A seemingly indestructible humanoid cyborg is sent from 2029 to 1984 to assassinate a waitress, whose unborn son will lead humanity in a war against the machines, while a soldier from that war is sent to protect her at all costs.
A cybernetic warrior from a post-apocalyptic future travels back in time to protect a 25-year old drifter and his future wife from a most advanced robotic assassin and to ensure they both survive a nuclear attack.
After a space merchant vessel perceives an unknown transmission as distress call, their landing on the source moon finds one of the crew attacked by a mysterious lifeform. Continuing their journey back to Earth with the attacked crew having recovered and the critter deceased, they soon realize that its life cycle has merely begun.
John McClane, officer of the NYPD, tries to save his wife Holly Gennaro and several others that were taken hostage by German terrorist Hans Gruber during a Christmas party at the Nakatomi Plaza in Los Angeles.
A giant great white shark arrives on the shores of a New England beach resort and wreaks havoc with bloody attacks on swimmers, until a part-time sheriff teams up with a marine biologist and an old seafarer to hunt the monster down.
A cyborg is sent from the future on a deadly mission. He has to kill Sarah Connor, a young woman whose life will have a great significance in years to come. Sarah has only one protector - Kyle Reese - also sent from the future. The Terminator uses his exceptional intelligence and strength to find Sarah, but is there any way to stop the seemingly indestructible cyborg ? Written by
Colin Tinto <firstname.lastname@example.org>
Crushing the Terminator's head and arm in the hydraulic press was the same method used in The Fly (1958) to kill the scientist who'd become part man, part fly. The scientist's head and arm resembled a fly's and crushing those parts not only killed him, but destroyed evidence of his transformation. See more »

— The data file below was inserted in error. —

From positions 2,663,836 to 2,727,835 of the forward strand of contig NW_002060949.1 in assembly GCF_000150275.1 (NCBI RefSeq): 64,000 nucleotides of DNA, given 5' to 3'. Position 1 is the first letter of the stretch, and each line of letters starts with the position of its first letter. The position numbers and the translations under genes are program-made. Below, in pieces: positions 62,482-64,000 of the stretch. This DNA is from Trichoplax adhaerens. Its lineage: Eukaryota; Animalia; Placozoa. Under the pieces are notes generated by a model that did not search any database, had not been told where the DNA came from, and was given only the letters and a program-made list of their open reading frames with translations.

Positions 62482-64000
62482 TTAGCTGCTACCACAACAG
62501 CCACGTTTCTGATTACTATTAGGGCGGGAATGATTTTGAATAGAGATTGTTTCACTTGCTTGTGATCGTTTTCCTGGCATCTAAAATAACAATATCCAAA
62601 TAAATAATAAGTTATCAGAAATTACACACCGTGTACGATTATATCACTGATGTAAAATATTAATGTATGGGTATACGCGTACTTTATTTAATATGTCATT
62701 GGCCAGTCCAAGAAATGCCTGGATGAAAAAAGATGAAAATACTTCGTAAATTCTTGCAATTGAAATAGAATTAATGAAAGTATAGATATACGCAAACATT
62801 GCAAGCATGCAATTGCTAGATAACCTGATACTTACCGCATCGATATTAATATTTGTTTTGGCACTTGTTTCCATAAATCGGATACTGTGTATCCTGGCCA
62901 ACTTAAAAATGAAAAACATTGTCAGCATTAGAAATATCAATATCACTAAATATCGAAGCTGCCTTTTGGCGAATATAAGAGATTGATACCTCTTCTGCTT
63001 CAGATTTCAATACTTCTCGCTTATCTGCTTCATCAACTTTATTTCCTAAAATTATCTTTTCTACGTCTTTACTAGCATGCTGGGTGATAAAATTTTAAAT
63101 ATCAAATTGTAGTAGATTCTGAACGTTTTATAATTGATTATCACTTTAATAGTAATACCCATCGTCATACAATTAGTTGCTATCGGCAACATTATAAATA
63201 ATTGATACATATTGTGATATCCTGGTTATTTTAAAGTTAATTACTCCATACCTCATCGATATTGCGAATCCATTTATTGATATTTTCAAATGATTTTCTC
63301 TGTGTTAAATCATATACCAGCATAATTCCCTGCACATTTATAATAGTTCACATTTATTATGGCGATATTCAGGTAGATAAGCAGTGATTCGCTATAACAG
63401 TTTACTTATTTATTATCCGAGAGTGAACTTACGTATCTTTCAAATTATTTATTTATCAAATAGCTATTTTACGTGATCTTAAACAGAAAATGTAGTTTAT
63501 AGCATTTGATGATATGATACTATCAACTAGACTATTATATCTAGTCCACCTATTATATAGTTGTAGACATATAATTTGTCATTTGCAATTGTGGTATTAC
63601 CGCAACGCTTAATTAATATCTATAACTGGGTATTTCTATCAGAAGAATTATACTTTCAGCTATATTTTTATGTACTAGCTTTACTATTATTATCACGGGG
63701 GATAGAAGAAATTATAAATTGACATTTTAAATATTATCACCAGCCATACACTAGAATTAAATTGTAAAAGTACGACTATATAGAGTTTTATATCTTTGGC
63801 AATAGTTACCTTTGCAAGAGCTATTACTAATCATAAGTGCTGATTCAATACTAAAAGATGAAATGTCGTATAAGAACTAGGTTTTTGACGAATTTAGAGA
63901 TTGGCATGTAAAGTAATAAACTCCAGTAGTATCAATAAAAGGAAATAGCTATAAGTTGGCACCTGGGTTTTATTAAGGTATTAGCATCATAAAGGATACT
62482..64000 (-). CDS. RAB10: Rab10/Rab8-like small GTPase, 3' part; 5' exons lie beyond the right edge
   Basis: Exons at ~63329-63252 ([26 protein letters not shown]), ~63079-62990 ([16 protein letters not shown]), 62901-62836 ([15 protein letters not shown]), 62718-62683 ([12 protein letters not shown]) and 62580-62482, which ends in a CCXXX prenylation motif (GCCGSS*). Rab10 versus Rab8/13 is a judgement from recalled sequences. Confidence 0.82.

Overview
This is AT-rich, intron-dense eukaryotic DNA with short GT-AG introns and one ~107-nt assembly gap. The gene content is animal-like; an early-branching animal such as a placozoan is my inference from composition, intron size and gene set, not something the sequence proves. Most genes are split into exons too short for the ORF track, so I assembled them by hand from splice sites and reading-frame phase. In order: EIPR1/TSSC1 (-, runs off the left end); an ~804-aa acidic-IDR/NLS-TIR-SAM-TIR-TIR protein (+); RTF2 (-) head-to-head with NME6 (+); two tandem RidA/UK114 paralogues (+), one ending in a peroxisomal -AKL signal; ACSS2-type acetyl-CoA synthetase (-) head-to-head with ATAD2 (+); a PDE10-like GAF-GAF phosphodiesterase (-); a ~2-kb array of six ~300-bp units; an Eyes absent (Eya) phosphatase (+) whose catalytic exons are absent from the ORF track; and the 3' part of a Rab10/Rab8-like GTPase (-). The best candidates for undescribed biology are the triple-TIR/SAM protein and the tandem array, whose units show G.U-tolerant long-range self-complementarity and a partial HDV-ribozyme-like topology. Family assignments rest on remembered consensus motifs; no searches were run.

[the garbage truck's engine stops]
What the hell? Goddamn son of a bitch...
See more »
The opening credits run while large outlines of the two halves of THE TERMINATOR cross each other. After the last directorial credit is shown, the title THE TERMINATOR zooms backward, is filled by metallic blue, and reveals itself. See more »
For the gift of `Aliens' and `The Terminator' I am willing to forgive Cameron's `Titanic'. The key plot concept is beautifully simple - machines take over the earth in the future. Machines are eventually over thrown by one man. Machines travel back in time to kill man's mother, thus preventing him being born and stopping their own defeat. One human also travels back to stop the machines from killing his leader's mother.
`The Terminator' is a classic good versus evil struggle, with little in the way of greys clouding the issue. The terminator is an unstoppable brutal remorseless killer, and it perfectly suits Arnold Schwarzenegger's limited acting abilities. His few lines, including the infamous `I'll be back' are all well judged and timed, and give a great feeling of precision and inhumanity to his character. Coupled with his chiselled features, he's the best choice for the role. Michael Biehn is playing a character type that he'd reprise two years later in Cameron's `Aliens' - the human tough guy: he's got the fight, but still the ability to love and care for people. His features are well chosen for this and although his delivery of lines is hardly exceptional - they tend to come out in the same tone of voice - he's able to carry his part. Linda Hamilton is the woman-thrown-into-chaos, somewhat reminiscent of Sigourney Weaver's Ripley character in `Alien', although Hamilton doesn't have Weaver's strength of presence. All the actors are, for an action science fiction, above average and so never distract.
It's the script, with Cameron's force behind it that lifts the movie from mediocrity. Yes, there's a certain amount of corniness - the `we loved a life time' element for example - but the movie has a real sense of conviction present. The movie believes in itself and, through its passion, will make you believe too. There's a general sense of darkness in the movie
rarely do we see daylight, and, when we do, it's often the soft light of
dawn. There's a nice sense of tension in the action scenes, helped not only by Cameron's camera work but also by an excellent electronic score (including a fantastic brooding credit sequence). Sure some of the SFX look clunky in these days of `Attack of the Clones' and `The Fellowship of the Ring', but they still work. There's a certain sense of inevitability, intertwined with hope, permeating the picture that creates a mood I particularly enjoyed and that's harder to find in the current crop of science fiction movies.
`The Terminator' is not a perfect picture. The movie lags in some parts, and the romance element is fairly contrived. Despite all that the movie brims with energy and promise, a script that mostly delivers, characters you can enjoy, and the ultimate Arnie role. Well worth catching. 8/10.
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